The Dirty Life

Single, thirtysomething, working as a writer in New York City, Kristin Kimball was living life as an adventure. But she was beginning to feel a sense of longing for a family and for home. When she interviewed a dynamic young farmer, her world changed. Kristin knew nothing about growing vegetables, let alone raising pigs and cattle and driving horses. But on an impulse, smitten, if not yet in love, she shed her city self and moved to five hundred acres near Lake Champlain to start a new farm with him. The Dirty Life is the captivating chronicle of their first year on Essex Farm, from the cold North Country winter through the following harvest season—complete with their wedding in the loft of the barn. (back cover)

"The Dirty Life: A Memoir of Farming, Food, and Love" by Kristin Kimball is indeed captivating. I have not read such a well-written book in many years. Kimball's energetic style and vivid descriptions bring alive stories of her first year becoming a farmer, and the stories themselves are most often heartwarming, at times heart wrenching, and enjoyably wry.

I can't not include one of my favorite quotes:
"...the five kittens were just weaned, and at night they slept together in the barn, curled into a fuzzy ball. During the day they batted paper towels around the barn floor, staged elaborate ambushes and mock fights, and mewed to be picked up and petted." (p 124)
This is adorably accurate (from my experiences with kittens)! All throughout "The Dirty Life" there is excellent imagery and detail; and depth that is never dull or trite, and instead evokes a sense of knowing—cow breeds, horse-drawn implements, making maple syrup—and of being less detached to what for most of us is a foreign lifestyle. So, while not necessarily focusing on or developing the characters themselves, Kimball's writing intimately acquaints a reader to the life and work on the farm.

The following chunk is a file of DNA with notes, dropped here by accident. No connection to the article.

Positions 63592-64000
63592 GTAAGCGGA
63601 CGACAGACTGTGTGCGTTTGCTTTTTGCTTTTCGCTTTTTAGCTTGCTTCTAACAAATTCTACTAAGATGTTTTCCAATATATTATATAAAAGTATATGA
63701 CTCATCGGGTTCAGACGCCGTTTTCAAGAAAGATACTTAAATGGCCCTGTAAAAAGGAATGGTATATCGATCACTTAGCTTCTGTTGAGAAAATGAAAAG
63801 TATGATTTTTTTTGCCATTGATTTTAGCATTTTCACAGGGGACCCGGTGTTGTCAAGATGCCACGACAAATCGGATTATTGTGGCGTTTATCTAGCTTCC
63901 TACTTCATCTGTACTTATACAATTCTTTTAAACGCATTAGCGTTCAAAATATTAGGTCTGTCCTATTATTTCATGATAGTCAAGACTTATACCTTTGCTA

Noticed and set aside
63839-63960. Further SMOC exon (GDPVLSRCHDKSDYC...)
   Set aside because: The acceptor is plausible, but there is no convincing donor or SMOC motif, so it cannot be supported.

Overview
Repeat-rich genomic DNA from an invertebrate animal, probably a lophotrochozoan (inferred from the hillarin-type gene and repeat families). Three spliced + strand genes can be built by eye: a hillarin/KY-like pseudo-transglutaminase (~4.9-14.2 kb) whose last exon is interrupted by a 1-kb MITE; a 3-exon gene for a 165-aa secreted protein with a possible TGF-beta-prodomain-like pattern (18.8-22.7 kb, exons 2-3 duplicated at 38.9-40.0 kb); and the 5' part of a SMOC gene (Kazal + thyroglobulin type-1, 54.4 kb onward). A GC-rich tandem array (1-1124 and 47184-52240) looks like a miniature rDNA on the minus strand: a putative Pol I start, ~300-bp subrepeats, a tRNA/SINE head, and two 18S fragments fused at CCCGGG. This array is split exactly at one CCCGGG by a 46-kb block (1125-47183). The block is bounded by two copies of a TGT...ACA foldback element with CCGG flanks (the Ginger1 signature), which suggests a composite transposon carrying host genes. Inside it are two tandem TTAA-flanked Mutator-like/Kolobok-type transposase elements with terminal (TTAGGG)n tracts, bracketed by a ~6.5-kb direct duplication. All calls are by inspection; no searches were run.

Season by season, "The Dirty Life" educates and entertains, and I for one highly enjoyed it. Note there are some words and experiences (and morals) that may not be suitable for all ages. Overall, I recommend this book for any adult who is interesting in farming, or gardening, or simply enjoys a good book to read in the evenings. "The Dirty Life" is fun, fast-paced, and full of the sweat, grime, beauty, and harvest of a year of farming.

1 comment :

  1. Sigh....I remember this book with such fondness. Maybe I should re-read it every spring as I excitedly await the coming garden season.

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